As the federal election campaign continues, and as we track the role social media play in the process (see my previous updates here), one aspect we’ve not yet explored is how the various political leaders are encouraging their followers to make their their messages go viral and reach a bigger audience.
Time, then, to take a closer look at retweets during the campaign so far. The first and most obvious observation is that retweets of politicians’ messages make up only a minute part of all the @mentions these accounts have received to date; even the two major party leaders have only received a few thousand retweets in total during the three weeks of the campaign so far. That’s substantially below their total number of @mentions. (Click graph to enlarge.)
This makes some sense, of course. Twitter users may not see the point in retweeting already well-known politicians: with his 1.38 million followers, for example, what additional visibility does Kevin Rudd gain from being retweeted by you or me? If we are retweeting any of them, then, it would have to be because we want to explicitly endorse one of their messages – so with this in mind, here’s a quick tour through the most retweeted messages by the leading politicians to date.
The field is led by Penny Wong, whose stinging reply to a clichéd comment about marriage equality (from an account which has since been renamed or deleted) earnt her more than 1,000 (manual as well as button) retweets on Thursday alone:
Gee, highly original. Hope your one follower enjoyed it. RT @corrigan_brett: @SenatorWong marriage is for Adam & Eve, not Adam & Steve.“ — Senator Penny Wong (@SenatorWong) August 21, 2013
Tony Abbott, by contrast, made the early running, but has since failed to pick up any further large numbers of retweets. His tweet on the night of 4 August, immediately following the begin of the election period, was a US-style call to the Coalition faithful, complete with presidential photo, to show their support by retweeting.
This was preceded by another widely retweeted message, designed to show off Abbott the family man as he retweeted and responded to a message by daughter Bridget:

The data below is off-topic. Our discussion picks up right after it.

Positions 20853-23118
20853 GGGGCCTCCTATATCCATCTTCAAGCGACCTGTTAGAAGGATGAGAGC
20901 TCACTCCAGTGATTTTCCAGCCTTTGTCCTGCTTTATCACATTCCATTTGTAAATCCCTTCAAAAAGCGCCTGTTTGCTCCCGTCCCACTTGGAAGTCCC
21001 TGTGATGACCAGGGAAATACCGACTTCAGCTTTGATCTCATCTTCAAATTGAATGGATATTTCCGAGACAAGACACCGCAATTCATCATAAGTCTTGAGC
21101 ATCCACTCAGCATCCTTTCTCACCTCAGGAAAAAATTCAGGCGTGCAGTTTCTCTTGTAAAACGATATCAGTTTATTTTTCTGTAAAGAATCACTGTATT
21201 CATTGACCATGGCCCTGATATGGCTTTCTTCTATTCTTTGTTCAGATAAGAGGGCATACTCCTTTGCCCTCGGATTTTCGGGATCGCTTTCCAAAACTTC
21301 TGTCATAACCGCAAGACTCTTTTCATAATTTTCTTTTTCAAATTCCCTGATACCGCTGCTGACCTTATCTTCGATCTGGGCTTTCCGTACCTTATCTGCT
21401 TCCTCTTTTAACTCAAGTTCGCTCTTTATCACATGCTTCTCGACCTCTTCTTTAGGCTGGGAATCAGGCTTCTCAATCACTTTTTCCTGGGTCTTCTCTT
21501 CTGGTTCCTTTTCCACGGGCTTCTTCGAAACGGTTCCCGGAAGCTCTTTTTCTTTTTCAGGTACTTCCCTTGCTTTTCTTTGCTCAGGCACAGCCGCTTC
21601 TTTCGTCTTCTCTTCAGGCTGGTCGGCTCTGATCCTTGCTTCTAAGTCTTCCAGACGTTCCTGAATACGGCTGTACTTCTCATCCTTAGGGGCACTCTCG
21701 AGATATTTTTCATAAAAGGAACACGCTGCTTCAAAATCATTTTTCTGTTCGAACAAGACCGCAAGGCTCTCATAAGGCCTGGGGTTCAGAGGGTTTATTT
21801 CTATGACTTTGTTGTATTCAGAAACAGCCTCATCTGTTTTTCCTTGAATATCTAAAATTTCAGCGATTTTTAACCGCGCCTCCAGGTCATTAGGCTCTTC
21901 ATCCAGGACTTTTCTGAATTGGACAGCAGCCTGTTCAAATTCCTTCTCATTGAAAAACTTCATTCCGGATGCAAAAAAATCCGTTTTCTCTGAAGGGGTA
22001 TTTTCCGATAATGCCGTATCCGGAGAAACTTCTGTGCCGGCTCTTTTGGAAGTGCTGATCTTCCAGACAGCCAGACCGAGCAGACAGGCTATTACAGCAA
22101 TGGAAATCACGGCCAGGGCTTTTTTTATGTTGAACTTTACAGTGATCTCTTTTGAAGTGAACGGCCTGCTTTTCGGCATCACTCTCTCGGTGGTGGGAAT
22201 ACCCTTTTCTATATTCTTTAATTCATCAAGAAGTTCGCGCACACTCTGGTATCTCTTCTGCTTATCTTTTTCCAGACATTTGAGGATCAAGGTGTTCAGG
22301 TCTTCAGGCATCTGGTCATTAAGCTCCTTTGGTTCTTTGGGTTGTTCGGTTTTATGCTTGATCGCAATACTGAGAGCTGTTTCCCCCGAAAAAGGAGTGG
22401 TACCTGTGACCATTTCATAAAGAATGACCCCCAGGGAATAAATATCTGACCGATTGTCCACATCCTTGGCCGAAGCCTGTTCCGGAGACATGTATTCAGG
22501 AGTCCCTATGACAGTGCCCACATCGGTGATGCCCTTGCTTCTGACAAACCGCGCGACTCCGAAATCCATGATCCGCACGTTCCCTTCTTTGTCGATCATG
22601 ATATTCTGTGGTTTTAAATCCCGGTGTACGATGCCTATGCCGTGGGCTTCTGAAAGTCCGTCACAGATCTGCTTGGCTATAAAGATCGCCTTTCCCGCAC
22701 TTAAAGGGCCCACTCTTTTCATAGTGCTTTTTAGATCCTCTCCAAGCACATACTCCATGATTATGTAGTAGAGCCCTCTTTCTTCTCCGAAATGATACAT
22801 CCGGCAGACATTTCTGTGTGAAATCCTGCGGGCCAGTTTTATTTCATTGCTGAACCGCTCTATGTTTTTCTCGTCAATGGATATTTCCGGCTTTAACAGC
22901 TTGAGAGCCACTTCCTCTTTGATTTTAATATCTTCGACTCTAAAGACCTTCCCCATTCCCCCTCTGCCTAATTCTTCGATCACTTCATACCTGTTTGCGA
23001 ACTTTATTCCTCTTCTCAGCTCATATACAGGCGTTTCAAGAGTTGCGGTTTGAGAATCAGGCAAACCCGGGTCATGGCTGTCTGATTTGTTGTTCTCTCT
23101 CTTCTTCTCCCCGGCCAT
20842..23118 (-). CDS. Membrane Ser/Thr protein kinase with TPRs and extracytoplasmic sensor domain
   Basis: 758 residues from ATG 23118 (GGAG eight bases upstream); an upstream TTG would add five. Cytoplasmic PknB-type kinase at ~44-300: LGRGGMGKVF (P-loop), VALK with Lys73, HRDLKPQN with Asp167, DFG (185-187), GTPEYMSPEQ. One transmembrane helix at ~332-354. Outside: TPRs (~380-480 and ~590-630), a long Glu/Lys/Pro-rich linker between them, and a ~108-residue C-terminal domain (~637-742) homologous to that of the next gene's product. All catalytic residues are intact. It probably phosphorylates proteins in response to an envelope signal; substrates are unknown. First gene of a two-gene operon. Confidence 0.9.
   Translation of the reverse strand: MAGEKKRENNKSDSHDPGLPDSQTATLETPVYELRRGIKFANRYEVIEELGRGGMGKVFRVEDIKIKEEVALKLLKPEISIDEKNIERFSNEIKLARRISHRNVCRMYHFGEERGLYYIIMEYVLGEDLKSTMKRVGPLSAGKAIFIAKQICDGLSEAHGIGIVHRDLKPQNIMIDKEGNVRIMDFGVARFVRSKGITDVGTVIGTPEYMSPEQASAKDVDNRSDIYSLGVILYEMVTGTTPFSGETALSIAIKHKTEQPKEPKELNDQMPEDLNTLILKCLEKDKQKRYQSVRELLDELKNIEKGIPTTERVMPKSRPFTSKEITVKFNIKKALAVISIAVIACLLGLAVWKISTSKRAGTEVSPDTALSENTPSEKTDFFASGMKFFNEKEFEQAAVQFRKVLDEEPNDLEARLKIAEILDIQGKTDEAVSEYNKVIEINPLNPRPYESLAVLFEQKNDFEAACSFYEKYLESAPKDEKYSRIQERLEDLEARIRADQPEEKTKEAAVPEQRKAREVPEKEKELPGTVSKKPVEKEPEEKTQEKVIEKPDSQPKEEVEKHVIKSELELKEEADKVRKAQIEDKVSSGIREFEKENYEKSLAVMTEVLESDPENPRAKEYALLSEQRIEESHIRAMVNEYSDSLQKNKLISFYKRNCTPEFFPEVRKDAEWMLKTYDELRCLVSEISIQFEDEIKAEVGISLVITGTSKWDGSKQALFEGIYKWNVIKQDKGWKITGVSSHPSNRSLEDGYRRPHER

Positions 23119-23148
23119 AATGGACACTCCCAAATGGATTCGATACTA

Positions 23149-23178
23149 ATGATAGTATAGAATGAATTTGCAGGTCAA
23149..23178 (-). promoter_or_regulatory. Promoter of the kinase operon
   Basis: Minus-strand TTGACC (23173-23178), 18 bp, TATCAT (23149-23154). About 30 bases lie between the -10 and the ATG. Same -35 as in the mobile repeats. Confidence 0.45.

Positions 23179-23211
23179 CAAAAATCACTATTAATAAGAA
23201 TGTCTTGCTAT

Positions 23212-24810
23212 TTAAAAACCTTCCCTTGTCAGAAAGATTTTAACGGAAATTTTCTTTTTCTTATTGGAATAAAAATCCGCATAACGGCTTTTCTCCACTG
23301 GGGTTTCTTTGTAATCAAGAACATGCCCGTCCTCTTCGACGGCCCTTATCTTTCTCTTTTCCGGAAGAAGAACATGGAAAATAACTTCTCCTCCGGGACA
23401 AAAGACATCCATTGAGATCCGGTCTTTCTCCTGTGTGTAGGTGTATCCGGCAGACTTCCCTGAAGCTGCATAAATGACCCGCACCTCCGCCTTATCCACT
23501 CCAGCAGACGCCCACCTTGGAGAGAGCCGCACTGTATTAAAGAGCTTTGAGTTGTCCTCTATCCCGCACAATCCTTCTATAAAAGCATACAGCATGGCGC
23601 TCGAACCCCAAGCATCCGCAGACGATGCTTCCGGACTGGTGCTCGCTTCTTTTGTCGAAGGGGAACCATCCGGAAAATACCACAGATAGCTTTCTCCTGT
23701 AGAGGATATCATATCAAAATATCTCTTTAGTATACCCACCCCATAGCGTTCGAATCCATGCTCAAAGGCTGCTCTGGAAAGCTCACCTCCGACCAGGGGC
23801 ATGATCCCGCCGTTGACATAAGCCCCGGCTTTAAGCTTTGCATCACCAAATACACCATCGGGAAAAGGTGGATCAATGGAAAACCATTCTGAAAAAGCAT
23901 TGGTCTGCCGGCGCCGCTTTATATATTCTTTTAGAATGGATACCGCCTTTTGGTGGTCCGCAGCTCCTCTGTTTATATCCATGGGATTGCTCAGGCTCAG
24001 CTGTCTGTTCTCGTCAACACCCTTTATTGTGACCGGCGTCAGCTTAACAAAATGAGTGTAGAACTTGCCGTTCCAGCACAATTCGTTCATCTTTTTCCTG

”@bridgetabbott: Wishing Dad @TonyAbbottMHR the best of luck over the coming 5 weeks! Can’t wait to join him on the campaign trail" Me too! — Tony Abbott (@TonyAbbottMHR) August 4, 2013
(Daughters Bridget and Frances also feature in Abbott’s smaller spike on 9 August as he retweets their messages from a family afternoon at the Brisbane Ekka, and other users retweet his retweets.)
Meanwhile, Greens Leader Christine Milne’s best day came during the first televised leaders’ debate, from which she was excluded – several of her tweets were passed along by Greens supporters during the debate, following a public encouragement from the collective @GreensMPs account and individual party colleagues to do so. Here’s a flavour – if this tweet is representative, the Greens social media team still need to work on framing their shots effectively, though:
By contrast, in spite of a steady but limited flow of day-to-day retweets, Prime Minister Kevin Rudd hasn’t yet managed to generate a substantial spike in retweets during the campaign – perhaps it’s time for a sneaky selfie again? He came closest perhaps with this – also very US-style – tweet ahead of the first debate, combining both semi-formal publicity shot with some light-hearted text:
Again, Rudd’s comparatively massive follower base on Twitter means that he is least dependent of all Australian politicians on getting his messages retweeted – and indeed, that Twitter users may be least likely to feel a need to retweet him. That said, however, like any campaign team the Labor camp would surely be interested in encouraging retweets from the faithful to show that there is good grassroots support for the party and its leader – so I wouldn’t be at all surprised if we saw some more US-style, image-heavy posts that are designed to be retweeted from Kevin Rudd’s account.